Let $R$ be any commutative ring. The **content** of a polynomial $f\in R[x]$ is by definition the two-sided ideal in $R$ generated by the coefficients of $f$. If $f,g\in R[x]$, then $c(fg)\subseteq c(f)c(g)$, because each coefficient of $fg$ is a linear combination of elements of $c(f)c(g)$. Sometimes, however, this inclusion is strict. For example, if $k$ is a field of characteristic two, and $R = k[u,v]$ then $f = u + vX$ satisfies $c(f^2)\subset c(f)^2$, where the inclusion is strict. Indeed, $f^2 = u^2 + v^2X^2$ so $c(f^2) = (u^2,v^2)$, whereas $c(f)c(f) = (u^2,v^2,uv)$. A ring $R$ in which $c(fg) = c(f)c(g)$ for all $f,g\in R[x]$ is called **Gaussian**. We have just seen that $k[u,v]$ is *not* Gaussian, and in fact, we didn't even have to specify that $k$ is characteristic two. What about a polynomial ring $k[u]$ over a field $k$ in one variable? Since $k$ is a field, $k[u]$ is a principal ideal domain (PID), and PIDs are always Gaussian. These observations can be clarified by looking at the concept of weak dimension.

## Weak Dimension

Recall that the weak dimension of any ring $R$ is the supremum over the length of all flat resolutions of all left (or right) $R$-modules. Typically the notation ${\rm w.dim}(R)$ is used to denote the weak dimension of $R$.

For example, if $k$ is a field then ${\rm w.dim}(k) = 0$. What about $k[u]$? The module $k \cong k[u]/u$ is not flat since $k\otimes_{k[u]}$ doesn't preserve injections (can you find an example?), but since $k[u]$ is a principal ideal domain, every $k[u]$-module has a length-one projective resolution and hence a length-one flat resolution. Hence ${\rm w.dim}(k[u]) = 1$.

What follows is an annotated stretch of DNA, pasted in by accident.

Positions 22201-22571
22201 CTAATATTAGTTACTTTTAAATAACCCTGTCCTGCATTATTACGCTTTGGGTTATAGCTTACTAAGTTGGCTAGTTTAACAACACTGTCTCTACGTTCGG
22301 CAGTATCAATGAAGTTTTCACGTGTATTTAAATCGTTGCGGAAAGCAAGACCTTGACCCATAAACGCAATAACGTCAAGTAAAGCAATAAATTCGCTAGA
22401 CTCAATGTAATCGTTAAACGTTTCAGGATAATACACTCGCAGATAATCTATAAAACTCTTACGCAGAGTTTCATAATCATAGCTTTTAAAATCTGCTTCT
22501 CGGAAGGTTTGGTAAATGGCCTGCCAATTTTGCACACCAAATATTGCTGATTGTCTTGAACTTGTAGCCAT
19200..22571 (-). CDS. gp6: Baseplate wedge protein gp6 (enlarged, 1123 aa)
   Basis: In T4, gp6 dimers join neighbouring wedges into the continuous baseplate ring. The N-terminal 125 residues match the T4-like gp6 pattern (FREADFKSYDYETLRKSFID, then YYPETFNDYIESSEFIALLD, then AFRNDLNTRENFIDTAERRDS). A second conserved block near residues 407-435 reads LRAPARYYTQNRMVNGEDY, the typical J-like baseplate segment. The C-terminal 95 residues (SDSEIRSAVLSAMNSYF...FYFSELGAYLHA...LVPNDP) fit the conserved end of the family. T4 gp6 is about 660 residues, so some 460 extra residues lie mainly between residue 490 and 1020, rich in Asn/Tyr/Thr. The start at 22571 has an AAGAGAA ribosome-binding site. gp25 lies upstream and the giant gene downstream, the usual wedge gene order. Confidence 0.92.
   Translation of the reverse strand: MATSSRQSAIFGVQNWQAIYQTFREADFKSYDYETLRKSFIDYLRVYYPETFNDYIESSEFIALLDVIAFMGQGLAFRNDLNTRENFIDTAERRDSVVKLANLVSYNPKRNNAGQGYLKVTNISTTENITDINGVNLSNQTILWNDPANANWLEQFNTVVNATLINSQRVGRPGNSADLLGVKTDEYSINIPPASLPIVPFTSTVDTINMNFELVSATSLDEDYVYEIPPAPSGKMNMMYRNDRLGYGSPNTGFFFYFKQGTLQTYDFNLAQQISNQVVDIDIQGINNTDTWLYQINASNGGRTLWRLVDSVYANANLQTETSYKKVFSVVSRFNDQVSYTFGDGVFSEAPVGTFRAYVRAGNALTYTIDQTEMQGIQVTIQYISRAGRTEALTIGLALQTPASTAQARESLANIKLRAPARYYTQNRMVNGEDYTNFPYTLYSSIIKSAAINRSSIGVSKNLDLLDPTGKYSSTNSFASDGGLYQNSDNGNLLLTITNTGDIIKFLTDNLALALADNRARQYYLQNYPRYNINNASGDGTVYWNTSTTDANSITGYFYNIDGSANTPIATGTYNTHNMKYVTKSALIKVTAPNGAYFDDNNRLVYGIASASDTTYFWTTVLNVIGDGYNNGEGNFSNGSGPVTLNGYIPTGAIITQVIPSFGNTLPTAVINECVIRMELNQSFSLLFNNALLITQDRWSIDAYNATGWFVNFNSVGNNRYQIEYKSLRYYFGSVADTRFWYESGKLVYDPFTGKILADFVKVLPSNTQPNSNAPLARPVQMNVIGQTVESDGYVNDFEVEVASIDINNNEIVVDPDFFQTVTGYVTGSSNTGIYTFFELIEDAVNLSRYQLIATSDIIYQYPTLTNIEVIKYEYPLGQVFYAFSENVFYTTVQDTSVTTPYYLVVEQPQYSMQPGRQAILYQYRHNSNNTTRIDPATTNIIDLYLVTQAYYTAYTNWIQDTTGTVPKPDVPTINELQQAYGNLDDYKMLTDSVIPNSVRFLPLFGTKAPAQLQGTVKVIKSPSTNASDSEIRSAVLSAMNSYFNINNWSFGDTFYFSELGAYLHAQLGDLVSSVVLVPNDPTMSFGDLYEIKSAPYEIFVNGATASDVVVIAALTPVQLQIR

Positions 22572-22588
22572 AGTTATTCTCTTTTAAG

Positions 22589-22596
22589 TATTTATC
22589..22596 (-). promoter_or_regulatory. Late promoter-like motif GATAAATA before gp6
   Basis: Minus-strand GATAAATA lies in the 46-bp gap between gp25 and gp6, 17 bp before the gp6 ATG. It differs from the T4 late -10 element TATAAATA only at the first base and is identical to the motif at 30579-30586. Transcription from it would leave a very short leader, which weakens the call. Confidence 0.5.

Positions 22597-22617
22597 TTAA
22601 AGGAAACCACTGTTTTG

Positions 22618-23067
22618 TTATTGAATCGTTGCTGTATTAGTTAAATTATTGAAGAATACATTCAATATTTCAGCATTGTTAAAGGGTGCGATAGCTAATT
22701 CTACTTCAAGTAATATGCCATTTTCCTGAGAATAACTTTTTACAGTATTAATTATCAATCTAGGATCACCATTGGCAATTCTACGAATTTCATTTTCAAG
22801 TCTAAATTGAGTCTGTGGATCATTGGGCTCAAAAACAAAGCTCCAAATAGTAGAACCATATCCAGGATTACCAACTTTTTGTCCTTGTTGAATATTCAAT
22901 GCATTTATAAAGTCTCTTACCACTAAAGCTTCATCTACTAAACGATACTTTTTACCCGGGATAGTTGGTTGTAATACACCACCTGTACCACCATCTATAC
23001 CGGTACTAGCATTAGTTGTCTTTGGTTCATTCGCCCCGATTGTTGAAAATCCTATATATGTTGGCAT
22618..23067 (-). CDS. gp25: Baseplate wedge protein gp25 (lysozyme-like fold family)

The concept of weak dimension is useful in the world of Gaussian rings. Here is one such result:

**Theorem (Glaz [1]).**For a commutative ring $R$, the following are equivalent:

- ${\rm w.dim}(R)\leq 1$.
- $R$ is a Gaussian ring and all principal ideals of $R$ are flat.
- $R$ is Gaussian and reduced.

In particular, a domain $R$ is Gaussian if and only if ${\rm w.dim}(R) \leq 1$. For example, $k[u]$ is Gaussian whenever $k$ is a field, since ${\rm w.dim}(k[u]) = 1$. On the other hand, $k[u,v]$ is not Gaussian, since ${\rm w.dim}(k[u,v]) = 2$ and $k[u,v]$ is a domain. That ${\rm w.dim}(k[u,v]) = 2$ follows because $k[u,v]$ has global dimension two and the concepts of global dimension and weak dimension coincide for Noetherian rings.

**Question.**Can you find an explicit example of two polynomials $f,g\in k[u,v][X]$ for an arbitrary field $k$ such that $c(fg)\subset c(f)c(g)$ (strict inclusion)?

Glaz's theorem allows us to slickly avoid finding an explicit example to conclude that $k[u,v]$ is not Gaussian. The theorem also shows having all principal ideals are flat as in $k[u,v]$ is not enough to guarantee that ${\rm w.dim}(R)\leq 1$, or in other words, it is not enough to guarantee that all ideals are flat. I feel this isn't too surprising though, since any principal ideal in a domain is always free and hence flat.

## The Relation Between Gaussian Rings and Weak Dimension is Mysterious

A commutative ring $R$ is called **coherent** if every finitely generated ideal is finitely presented. Glaz proved in [1] that every coherent Gaussian ring has weak dimension in the set $\{ 0,1,\infty\}$. On the other hand, whether *every* Gaussian ring has weak dimension in $\{0,1,\infty\}$ is an open question!

[1] Glaz, Sarah. The weak dimensions of Gaussian rings. Proc. Amer. Math. Soc. 133 (2005), no. 9, 2507-2513